China’s Belt and Road, Trump’s Trade War and the Future of the Global Economy

Region:

Chinese Vice President Wang Qishan told the audience at this year’s World Peace Forum that “development is the key to resolving all issues”, remarking in the run-up to his conclusion that “China’s development can’t shut out the rest of the world” and “the world’s development can’t shut out China”. International media interpreted his remarks as a jab against Trump’s protectionist economic policies and the aggressive trade war that he’s waging in an effort to reroute the global supply chain away from China, but his words are much more important than the reactive rhetoric that they’re being presented as.

In fact, Vice President Wang’s comments are visionary because they represent a completely new model for resolving the world’s many conflicts, one which could realistically be applied through China’s Belt & Road Initiative (BRI). To explain, the previous approach to resolving international problems has been the use of force or the threat thereof, something that the US has over-relied on since World War II and especially since the end of the Cold War. Washington has also started waging hybrid wars against targeted states whereby it uses informational and economic means to undermine targeted states in order to extract concessions from them.

The American approach has destabilized the world, made it a more dangerous place, and negatively impacted the developmental prospects of the millions of people victimized by this policy, but China has now created a model for counteracting all of those consequences and repairing the damage the the US is responsible for. The end goal of BRI is to build a community of shared destiny in which all countries have an equal stake in maintaining the emerging multipolar world order that’s being pioneered by the new trade routes that China is constructing, which can imbue their people with a sense of optimism for themselves and future generations.

This is immensely important because certain at-risk demographics such as some ethnic and religious minorities are less likely to be influenced by extremist ideologies if they truly believe that they have a chance to succeed in the existing system, therefore reducing the likelihood of them committing terrorist acts in an effort to radically change the status quo that they’re so dissatisfied with. Of course, there will always be some irredeemable radicals who aren’t positively influenced by the visible development taking place all around them, but the majority of dissatisfied and at-risk individuals aren’t blind to the many opportunities that this entails for them.

As a case in point, the China-Pakistan Economic Corridor (CPEC) has brought so many benefits to the host state’s previously underdeveloped region of Balochistan that the founder of the “Baloch Liberation Front” Dr. Jumma Khan Marri disowned the separatist cause that he previously fought for and launched the Overseas Pakistani Baloch Unity (OPBU, nowadays rebranded simply to PBU) organization last year for peacefully reintegrating his wayward compatriots back into the national fold. He even went on record as crediting CPEC for inspiring him to lay down arms because he said that it has given the Baloch hope for their future.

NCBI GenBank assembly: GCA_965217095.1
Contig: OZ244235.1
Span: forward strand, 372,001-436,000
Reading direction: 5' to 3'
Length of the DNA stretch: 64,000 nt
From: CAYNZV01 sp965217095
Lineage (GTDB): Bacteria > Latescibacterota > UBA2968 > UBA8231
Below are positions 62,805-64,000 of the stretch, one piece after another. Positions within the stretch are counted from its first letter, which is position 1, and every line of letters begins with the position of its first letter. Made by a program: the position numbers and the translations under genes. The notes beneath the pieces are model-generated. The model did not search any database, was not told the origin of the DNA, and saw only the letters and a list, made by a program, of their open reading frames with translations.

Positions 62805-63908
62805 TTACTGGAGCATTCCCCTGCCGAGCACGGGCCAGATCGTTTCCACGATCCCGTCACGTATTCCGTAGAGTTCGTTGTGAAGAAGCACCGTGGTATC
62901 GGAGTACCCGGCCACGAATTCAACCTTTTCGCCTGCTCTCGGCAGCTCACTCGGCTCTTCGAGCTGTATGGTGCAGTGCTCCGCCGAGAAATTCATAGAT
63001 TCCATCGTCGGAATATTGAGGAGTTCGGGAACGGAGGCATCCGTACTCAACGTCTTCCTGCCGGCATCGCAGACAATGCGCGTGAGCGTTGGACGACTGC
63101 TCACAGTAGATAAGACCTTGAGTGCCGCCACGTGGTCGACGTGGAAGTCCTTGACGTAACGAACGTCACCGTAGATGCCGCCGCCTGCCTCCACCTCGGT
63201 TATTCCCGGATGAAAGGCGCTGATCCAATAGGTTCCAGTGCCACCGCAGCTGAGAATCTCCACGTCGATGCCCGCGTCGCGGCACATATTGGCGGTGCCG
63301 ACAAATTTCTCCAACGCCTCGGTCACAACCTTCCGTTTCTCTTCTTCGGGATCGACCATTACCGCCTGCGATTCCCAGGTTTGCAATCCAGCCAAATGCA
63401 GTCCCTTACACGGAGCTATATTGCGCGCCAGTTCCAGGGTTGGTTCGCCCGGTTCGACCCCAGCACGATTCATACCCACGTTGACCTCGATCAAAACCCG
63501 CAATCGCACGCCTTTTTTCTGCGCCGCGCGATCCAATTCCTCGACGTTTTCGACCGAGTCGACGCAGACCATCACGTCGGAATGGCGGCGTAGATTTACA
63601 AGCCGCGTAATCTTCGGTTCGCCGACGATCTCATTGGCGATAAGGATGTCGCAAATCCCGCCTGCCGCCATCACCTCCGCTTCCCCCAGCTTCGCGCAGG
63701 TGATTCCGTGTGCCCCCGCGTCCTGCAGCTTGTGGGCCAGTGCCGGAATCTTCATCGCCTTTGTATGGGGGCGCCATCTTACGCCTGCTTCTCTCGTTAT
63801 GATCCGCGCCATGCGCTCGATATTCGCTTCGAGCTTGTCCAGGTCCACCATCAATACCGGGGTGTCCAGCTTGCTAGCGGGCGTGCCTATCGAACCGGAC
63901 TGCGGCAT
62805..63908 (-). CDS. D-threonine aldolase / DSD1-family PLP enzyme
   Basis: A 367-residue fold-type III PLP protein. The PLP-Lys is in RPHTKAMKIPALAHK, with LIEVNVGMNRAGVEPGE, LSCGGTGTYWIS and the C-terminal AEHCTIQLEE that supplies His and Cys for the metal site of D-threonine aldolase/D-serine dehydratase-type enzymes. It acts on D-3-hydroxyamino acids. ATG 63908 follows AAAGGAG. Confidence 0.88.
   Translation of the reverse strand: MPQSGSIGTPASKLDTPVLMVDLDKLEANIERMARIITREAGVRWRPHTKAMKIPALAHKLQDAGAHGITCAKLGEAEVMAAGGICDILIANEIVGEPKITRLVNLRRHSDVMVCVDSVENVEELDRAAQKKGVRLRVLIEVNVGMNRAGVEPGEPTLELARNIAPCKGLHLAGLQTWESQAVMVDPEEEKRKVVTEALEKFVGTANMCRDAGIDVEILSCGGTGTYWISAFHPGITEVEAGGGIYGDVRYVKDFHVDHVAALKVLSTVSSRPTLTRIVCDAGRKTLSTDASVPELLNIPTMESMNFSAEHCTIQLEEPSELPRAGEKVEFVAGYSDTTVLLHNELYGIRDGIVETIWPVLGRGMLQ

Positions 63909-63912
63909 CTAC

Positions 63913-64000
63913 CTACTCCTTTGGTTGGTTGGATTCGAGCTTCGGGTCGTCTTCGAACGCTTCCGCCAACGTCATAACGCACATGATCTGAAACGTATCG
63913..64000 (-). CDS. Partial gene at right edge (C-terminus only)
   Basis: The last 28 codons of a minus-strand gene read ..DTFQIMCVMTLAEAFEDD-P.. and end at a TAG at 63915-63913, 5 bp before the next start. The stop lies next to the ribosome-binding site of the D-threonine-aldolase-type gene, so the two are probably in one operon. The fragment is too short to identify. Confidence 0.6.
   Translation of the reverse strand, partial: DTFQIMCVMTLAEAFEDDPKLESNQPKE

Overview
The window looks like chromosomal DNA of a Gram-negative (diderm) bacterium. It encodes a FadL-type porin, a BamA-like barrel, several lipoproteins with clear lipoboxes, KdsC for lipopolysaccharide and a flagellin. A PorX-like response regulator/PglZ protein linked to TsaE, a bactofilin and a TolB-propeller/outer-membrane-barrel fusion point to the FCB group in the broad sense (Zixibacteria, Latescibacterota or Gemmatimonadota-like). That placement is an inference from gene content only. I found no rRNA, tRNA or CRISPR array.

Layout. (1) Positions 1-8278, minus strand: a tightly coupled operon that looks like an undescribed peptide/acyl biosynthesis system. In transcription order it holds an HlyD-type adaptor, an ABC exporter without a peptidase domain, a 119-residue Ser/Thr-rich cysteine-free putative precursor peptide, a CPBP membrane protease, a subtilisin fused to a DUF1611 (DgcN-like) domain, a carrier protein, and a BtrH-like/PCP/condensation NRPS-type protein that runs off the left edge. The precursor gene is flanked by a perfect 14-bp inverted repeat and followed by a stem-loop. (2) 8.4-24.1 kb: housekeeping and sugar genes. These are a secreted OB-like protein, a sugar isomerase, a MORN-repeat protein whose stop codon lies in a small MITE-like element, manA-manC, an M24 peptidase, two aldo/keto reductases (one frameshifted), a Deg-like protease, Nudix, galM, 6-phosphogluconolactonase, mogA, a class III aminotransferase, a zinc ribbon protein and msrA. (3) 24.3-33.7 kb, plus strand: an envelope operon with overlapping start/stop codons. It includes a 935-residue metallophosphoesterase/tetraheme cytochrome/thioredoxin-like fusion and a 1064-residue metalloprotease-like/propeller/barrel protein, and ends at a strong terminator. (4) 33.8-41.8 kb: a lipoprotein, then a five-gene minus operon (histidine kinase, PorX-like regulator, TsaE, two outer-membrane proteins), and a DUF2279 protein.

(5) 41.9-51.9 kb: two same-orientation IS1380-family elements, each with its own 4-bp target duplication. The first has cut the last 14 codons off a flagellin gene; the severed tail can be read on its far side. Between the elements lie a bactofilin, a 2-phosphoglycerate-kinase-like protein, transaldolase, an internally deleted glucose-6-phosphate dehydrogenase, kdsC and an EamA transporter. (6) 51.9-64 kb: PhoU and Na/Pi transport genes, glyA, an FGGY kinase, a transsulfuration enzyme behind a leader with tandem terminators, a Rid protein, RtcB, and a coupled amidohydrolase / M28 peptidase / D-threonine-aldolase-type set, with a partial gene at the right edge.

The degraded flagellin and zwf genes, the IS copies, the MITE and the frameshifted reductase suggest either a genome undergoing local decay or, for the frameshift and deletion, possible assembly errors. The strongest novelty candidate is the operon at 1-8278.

The precedent trailblazed by Dr. Jumma could prospectively be applied in Myanmar’s Rakhine State through the China-Myanmar Economic Corridor (CMEC) if the government worked together with the region’s Rohingya minority to replicate the success that the Baloch have achieved in Pakistan through CPEC, which could in turn inspire local militants to also abandon their armed campaign against the state as long the developmental needs that they were fighting for are properly met. The same can be said for the many militant groups in India’s Northeast if New Delhi made progress on the Bangladesh-China-India-Myanmar (BCIM) Economic Corridor.

BRI’s economic integration of peripheral minority groups into the national fabric can facilitate their assimilation into society and consequently increase the odds that political solutions can be found to their armed conflicts. That’s what Vice President Wang was implying when he said that “development is the key to resolving all issues” and why he pointed out the impossibility of isolating China’s development from the rest of the world’s. The socio-political benefits derived from BRI’s worldwide network of Silk Road economic connectivity are a key component of the new international system and are thus indispensable for ensuring global stability.

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This article was originally published on Oriental Review.

Andrew Korybko is an American Moscow-based political analyst specializing in the relationship between the US strategy in Afro-Eurasia, China’s One Belt One Road global vision of New Silk Road connectivity, and Hybrid Warfare. He is a frequent contributor to Global Research.

Featured image: Chinese Vice President Wang Qishan delivers a speech at the opening of World Peace Forum at Tsinghua University, in Beijing, China, July 8, 2019 (Source: OR)


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Articles by: Andrew Korybko

About the author:

Andrew Korybko est le commentateur politique étasunien qui travaille actuellement pour l’agence Sputnik. Il est en troisième cycle de l’Université MGIMO et auteur de la monographie Guerres hybrides: l’approche adaptative indirecte pour un changement de régime(2015).

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